There may be a multitude of reasons why your plant is set up this way, but let the processing handle the processing. Truthfully, it makes me a little sad inside when I see the stereo generator and final clipper of one of our processors bypassed, only to have these vital functions handled by some transmitter. Use ours, instead. An Omnia.9SG works great as a composite clipper and stereo generator if you want to keep another processor at the studio.


Level management didn’t go away when old-style VU meters started disappearing, and everything went digital. With modern automation, the best we can do is educate our people moving forward and try to cohesively import or reimport audio at normalized, strategic levels.

In short: normalize your music, at one standard level (–10 or –15), your imaging and spots at a slightly higher level, and perhaps your voice tracks or on-air mics at a slightly higher level. You’ll achieve a smoother sound and “surprise” the processor a lot less, especially if you can normalize to dBRMS, which takes into account a file’s overall loudness and peak level.


It’s always best to know what you’re up against in your market. Nothing beats a frequency agile, well-calibrated modulation monitor. You’ve seen the station that ran 120–130 percent total MPX modulation, or worse, right? Receiver designs have changed. If loudness is your goal, it pays to be legal more than ever.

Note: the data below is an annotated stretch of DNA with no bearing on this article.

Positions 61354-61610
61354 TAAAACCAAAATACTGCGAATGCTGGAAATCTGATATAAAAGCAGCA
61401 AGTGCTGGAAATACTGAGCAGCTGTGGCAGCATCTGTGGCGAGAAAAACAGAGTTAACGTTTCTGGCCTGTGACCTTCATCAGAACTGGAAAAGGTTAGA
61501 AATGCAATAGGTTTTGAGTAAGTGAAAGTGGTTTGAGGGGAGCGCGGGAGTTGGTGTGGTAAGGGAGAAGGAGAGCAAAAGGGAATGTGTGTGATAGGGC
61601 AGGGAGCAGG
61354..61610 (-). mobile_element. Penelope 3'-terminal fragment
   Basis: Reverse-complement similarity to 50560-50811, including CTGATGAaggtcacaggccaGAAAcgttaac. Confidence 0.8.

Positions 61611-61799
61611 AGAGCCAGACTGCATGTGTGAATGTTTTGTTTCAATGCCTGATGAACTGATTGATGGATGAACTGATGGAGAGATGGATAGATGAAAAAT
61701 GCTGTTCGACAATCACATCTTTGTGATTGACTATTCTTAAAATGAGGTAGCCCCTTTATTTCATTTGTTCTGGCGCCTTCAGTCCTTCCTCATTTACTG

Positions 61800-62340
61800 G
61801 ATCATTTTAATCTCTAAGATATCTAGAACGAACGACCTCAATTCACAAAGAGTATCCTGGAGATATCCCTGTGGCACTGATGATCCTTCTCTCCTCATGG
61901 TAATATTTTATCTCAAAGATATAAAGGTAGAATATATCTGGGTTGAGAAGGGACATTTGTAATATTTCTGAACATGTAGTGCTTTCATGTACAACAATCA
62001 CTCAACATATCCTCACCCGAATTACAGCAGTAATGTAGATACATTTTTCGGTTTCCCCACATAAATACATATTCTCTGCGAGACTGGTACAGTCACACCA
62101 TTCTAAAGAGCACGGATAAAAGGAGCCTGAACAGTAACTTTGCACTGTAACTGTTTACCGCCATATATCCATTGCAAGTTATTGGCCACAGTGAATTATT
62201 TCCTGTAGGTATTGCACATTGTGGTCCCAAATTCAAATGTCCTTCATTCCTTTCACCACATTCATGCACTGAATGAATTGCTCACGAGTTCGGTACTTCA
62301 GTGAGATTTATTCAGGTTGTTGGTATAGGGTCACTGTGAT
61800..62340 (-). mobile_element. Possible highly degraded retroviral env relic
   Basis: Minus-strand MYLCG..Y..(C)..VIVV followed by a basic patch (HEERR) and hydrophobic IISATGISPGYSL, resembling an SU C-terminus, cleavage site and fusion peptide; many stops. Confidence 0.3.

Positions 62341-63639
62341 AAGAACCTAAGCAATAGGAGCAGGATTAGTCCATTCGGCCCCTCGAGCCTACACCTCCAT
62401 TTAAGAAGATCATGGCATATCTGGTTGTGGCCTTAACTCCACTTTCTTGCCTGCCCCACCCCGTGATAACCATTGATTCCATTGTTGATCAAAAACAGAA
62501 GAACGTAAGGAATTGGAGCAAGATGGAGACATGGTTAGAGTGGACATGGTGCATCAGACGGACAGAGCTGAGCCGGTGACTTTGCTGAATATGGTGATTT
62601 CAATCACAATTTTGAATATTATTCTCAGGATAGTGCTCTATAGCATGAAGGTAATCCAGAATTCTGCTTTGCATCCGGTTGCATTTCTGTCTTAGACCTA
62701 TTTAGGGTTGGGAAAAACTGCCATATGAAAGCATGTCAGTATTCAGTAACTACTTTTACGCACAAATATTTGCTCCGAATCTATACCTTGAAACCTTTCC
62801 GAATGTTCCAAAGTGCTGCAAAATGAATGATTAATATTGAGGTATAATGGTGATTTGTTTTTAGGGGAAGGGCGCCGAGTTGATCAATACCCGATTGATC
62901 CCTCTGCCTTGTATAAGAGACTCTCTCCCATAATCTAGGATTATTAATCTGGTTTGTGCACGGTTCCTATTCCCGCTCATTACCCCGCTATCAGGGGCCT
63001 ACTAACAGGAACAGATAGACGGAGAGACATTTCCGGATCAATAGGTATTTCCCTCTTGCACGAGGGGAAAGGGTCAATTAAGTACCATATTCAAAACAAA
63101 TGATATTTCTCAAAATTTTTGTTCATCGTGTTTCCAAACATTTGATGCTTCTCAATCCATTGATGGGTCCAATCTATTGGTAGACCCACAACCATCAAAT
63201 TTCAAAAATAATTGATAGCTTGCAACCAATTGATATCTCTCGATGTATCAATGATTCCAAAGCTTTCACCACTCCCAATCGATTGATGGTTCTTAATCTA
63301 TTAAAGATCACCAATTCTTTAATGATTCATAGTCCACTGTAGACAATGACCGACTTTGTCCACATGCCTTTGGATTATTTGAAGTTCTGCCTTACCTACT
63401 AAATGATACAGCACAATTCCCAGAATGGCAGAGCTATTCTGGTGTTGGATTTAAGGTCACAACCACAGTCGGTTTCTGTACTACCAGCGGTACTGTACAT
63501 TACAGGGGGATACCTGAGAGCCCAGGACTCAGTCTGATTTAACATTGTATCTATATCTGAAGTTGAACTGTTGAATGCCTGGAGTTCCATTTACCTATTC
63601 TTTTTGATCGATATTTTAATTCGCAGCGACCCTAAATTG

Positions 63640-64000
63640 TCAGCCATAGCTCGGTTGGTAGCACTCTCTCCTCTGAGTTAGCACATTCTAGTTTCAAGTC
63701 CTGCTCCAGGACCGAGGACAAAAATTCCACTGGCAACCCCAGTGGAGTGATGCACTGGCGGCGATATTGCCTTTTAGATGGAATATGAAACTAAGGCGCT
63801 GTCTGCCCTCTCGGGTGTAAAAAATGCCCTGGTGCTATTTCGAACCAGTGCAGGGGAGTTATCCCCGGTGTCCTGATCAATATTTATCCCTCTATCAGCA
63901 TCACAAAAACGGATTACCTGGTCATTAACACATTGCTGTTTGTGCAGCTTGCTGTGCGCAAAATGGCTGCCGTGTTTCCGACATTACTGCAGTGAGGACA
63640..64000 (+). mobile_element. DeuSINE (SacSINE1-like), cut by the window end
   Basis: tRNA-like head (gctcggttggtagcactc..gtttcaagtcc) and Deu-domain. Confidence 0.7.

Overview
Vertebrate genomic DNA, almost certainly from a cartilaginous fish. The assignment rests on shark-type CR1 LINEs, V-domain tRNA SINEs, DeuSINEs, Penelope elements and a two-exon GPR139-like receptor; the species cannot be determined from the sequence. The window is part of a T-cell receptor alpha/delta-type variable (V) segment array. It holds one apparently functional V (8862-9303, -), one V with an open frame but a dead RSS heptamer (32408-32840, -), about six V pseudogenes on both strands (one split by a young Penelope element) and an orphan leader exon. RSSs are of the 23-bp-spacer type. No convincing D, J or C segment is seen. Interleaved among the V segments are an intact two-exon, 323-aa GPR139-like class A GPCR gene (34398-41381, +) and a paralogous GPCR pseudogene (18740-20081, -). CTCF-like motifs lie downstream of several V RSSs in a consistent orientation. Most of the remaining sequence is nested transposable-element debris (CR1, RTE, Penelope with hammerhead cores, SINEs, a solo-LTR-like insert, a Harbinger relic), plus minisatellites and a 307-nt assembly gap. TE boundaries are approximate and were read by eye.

I recently helped a group in a pretty good-sized market figure out that the rest of their market wasn’t overmodulating after all. It turns out their mis-calibrated mod monitor led them to only achieve 90 percent total modulation on all four of their main FM 100 kW signals.

I saw a station in a top-10 market recently where the stereo pilot injection reading was flying continuously between 1–10 percent. The pilot was turned on at the transmitter and in the processor! You just never know until you take a good look at all of it!


If you employ something like an Aphex Compellor before your STL, and it’s set to compress instead of level, dial it back. And lastly, without naming any names or pointing any fingers, if you turn something else in your chain up to an extreme level, there is a price to pay somewhere else.


How does dry voice sound? Consider backing out of your mic processors.

Don’t adjust too much at once. Save presets frequently, so if you get out in the weeds, there’s a way back.

Stop tweaking after 35–45 minutes. Ears need a break, I know from personal experience. Go for a walk. Do something else.

Check modulation regularly along the tweaking/adjusting process. Listen like a normal human being on a variety of radios. Does it sound noticeably different in mono?

Programming and engineers: develop an open dialog about your sound.

Avoid tuning your processing to make “that one song” sound good.

And did I mention, stop using MP3s already?

Thanks for reading, if you have any other tips or suggestions, I’d love to hear from you.

Email the author at [email protected]. Send suggestions for more tips articles to [email protected].